Chapter 5: The Fleischmann family settles in Baltimore and buys a small farm with the help of their American relatives. As they work to rebuild their lives, they are consumed with fears about their relatives left behind in Germany.
When we arrived in Baltimore, my father looked around for something to do and decided he wanted to return to the land and become a chicken farmer. He was forty-six years old.
We moved to our new farm on April 1, 1941. It was located northwest of the city, off of Liberty Road, beyond Deer Park Road. There was a wood frame house, and we also had a stable and a large group of chicken houses, which were what had attracted Vati to the farm. Soon, we acquired a horse, a cow named Mookie, and about 3,000 chickens. My father used the horse to plow, and we raised corn and tomatoes, cabbage and lettuce, and all sorts of other vegetables. Most of our property consisted of arable land and meadows, which provided enough feed for the horse and the cow during the summer.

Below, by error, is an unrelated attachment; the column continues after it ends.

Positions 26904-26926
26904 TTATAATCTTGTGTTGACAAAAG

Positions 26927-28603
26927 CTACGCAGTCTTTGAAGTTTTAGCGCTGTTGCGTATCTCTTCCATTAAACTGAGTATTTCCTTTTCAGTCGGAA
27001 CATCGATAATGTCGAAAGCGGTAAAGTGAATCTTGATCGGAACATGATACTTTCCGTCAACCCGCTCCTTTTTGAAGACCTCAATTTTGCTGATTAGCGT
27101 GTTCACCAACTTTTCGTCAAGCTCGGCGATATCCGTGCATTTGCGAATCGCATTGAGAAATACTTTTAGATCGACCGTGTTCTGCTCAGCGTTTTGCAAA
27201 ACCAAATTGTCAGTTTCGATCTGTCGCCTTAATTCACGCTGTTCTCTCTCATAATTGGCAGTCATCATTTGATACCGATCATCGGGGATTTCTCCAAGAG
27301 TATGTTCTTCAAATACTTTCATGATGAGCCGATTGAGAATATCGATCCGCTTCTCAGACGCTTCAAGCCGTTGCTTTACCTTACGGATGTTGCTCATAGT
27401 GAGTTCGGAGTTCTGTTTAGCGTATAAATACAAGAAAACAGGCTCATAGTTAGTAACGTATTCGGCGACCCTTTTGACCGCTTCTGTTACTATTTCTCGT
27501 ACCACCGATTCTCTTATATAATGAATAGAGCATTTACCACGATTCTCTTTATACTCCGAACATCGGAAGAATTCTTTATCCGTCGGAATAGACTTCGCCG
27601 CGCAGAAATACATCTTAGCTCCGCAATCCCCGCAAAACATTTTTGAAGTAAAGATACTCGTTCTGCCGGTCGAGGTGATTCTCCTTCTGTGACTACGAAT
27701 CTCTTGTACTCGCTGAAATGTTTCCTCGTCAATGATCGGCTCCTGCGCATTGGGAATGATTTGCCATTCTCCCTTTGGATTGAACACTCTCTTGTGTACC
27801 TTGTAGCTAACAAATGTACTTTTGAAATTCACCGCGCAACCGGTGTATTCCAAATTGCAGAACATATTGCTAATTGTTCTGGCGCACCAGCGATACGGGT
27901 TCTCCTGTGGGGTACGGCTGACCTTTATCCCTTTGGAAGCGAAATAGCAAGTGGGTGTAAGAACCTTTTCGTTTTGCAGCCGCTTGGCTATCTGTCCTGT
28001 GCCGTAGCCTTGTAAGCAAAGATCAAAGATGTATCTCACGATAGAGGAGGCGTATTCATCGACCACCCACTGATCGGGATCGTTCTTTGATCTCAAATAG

The spring and summer of 1941 were difficult. Vati’s brother Max and his wife Lucy, together with their children Rudy and Inge, had arrived safely in Baltimore shortly after we had the year before, but the rest of the family remained in Germany. So while Vati labored to get the farm going, he also expended enormous amounts of time and energy arranging for his sister, Fanny, and brother-in-law, Bernhard, and his parents to come to the United States. It was clear that his heart was in two places. Martin worked equally frantically, and I still have reams of correspondence between him and my father and various refugee organizations and the U.S. State Department, which shows just how close we were to saving our relatives. In fact, they had reservations on the SS Excalibur, scheduled to sail for New York on November 7 (my birthday). But soon after we received the happy confirmation of their arrival date their luck seemed to turn, and the mail brought one piece of bad news after another.